It was apparently clear how helpful these systems were in instances where food and product recalls had to be made, such as last years peanut fiasco that rendered millions of products useless nationwide.
In a situation such as that, Second Harvest Food Bank was able to quickly reach out to everyone they had donated possibly contaminated peanut products too and ask to have the products brought back or destroyed.

Second Harvest Food Bank does not allow any of the food to go to waste either. Systems have been set in place to ensure the FIFO System (First In, First Out) gets all the perishable items in the hands of the people well before they see an expiration date.

The dedication from food conglomerates, local farmers, national purveyors and retail outlets to donate quality food was just amazing.  Seeing the plethora of food ranging from huge wheels of gourmet cheeses and choice cuts of meat on down to the multiple loads of designer drinks made it abundantly clear that even the big boys know donating their goods, helps the world move forward.

Over 450 various agencies shop at Second Harvest Food Bank, all of them Non-Profits, who simply wish to serve the good of the people. Second Harvest Food Bank feeds an estimated 300,000 people a month through their various network of agencies, they hope to be one day soon operate out of a 100,000 sq. ft facility, “just think of the possibilities at that point” states Tracylyn .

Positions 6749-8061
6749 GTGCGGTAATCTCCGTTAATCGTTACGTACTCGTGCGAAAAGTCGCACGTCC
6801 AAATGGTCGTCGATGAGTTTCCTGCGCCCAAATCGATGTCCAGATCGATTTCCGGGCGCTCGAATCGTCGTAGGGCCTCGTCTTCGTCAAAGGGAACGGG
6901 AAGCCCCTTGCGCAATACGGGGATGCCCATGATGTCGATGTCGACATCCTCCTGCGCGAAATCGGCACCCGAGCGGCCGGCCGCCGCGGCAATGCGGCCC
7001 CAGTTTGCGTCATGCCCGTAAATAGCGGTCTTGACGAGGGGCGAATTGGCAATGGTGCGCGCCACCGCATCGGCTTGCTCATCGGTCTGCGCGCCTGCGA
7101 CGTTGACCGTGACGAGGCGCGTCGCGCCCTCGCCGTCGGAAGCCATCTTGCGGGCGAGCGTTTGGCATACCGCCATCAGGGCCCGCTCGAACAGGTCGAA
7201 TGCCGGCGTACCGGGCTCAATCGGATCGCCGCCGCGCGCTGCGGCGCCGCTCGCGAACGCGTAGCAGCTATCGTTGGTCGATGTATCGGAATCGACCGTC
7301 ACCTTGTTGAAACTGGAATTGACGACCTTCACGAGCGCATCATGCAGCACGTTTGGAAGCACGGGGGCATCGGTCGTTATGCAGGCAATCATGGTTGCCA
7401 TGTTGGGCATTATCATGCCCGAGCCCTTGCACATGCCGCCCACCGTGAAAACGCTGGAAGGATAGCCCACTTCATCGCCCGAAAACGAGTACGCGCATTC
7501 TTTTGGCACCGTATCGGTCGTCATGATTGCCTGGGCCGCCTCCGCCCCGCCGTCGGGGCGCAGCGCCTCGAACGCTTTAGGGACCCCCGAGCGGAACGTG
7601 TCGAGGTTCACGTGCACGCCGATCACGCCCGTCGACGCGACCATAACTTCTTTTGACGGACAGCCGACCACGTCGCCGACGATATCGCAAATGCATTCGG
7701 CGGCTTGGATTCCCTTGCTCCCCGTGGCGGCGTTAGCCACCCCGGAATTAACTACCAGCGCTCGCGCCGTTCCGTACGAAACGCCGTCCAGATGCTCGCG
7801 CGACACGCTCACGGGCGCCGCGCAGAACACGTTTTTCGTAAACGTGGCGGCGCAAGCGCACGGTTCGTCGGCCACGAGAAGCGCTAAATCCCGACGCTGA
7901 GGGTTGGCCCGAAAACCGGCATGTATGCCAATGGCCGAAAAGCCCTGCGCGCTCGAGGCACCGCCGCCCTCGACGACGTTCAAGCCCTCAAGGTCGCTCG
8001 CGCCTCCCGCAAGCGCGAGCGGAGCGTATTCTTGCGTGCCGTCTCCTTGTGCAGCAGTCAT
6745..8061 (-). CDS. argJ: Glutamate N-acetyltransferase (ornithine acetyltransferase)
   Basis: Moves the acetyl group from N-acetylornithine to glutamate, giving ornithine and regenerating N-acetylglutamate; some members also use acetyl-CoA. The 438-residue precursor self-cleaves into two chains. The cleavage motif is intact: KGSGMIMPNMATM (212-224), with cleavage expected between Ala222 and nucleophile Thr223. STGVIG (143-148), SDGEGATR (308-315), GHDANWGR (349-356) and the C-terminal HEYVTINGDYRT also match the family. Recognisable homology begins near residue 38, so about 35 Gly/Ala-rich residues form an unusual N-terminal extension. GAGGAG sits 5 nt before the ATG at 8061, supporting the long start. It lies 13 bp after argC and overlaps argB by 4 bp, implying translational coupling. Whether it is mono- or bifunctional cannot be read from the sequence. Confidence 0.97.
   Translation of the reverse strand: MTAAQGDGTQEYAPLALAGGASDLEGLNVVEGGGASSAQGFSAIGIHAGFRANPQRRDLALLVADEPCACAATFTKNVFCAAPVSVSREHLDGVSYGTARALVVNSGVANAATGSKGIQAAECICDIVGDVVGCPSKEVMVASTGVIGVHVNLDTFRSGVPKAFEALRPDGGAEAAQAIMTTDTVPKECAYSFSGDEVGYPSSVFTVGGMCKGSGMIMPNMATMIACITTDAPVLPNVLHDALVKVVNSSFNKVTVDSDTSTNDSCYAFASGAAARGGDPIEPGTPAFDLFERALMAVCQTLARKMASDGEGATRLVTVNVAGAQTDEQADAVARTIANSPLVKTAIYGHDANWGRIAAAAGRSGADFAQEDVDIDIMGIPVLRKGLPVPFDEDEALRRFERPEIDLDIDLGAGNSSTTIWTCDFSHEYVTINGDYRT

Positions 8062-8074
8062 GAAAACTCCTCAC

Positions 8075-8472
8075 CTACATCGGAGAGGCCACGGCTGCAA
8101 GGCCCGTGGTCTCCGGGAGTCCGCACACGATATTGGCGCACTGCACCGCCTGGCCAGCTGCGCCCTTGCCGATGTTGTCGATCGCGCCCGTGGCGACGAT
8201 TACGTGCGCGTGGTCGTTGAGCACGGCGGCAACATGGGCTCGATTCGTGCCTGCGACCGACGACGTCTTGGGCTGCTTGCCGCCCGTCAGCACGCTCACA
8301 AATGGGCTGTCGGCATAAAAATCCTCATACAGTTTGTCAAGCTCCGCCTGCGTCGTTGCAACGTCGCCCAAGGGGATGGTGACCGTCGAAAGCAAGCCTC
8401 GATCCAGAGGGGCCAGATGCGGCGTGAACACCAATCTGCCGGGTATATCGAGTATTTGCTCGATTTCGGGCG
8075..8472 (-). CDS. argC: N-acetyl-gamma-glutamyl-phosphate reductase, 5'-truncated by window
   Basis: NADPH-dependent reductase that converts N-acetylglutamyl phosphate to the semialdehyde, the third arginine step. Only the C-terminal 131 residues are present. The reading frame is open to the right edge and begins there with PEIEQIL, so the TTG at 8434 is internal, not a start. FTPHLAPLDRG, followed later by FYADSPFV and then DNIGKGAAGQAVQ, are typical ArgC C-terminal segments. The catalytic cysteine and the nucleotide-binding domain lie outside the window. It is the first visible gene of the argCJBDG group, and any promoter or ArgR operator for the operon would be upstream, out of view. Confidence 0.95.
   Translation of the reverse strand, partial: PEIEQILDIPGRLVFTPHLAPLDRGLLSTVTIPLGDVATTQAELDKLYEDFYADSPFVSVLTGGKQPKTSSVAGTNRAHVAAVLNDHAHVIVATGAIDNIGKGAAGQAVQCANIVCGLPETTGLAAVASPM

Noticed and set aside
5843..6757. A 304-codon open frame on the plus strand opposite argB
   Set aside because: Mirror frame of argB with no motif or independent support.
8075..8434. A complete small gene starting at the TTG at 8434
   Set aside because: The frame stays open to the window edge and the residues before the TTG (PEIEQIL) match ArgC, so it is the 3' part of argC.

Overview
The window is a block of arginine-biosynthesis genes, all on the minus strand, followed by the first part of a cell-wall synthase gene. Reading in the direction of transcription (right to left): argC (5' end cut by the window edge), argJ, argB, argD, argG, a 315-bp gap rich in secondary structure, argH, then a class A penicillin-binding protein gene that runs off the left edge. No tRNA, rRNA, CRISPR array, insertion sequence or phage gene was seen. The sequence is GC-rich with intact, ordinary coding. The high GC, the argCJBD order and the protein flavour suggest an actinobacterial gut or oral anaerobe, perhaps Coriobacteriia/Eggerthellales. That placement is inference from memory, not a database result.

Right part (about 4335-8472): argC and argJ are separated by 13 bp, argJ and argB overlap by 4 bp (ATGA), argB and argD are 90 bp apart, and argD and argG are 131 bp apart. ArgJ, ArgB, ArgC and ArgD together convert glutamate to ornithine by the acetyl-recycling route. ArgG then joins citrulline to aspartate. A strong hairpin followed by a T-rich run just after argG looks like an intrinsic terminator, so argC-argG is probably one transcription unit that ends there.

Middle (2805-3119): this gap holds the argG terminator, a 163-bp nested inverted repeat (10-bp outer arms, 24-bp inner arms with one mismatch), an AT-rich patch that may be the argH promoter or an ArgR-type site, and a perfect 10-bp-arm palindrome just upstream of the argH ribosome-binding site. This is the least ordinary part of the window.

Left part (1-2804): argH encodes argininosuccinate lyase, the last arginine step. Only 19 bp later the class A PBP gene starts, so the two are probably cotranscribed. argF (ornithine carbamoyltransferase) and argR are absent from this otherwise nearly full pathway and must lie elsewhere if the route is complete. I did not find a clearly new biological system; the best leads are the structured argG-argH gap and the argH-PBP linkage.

The majority of Second Harvest Food Bank’s money comes by way of donations from the community. Doing multiple direct to mail flyers so people can see directly where their money is going is really helpful. Those are the flyers where you will see something along the lines of for $1.00 you will provide 13 meals to hungry children and seniors, and those have proven quite successful for them. They are also tied in with Feeding America, which only helps to strengthen and broaden their name in the community.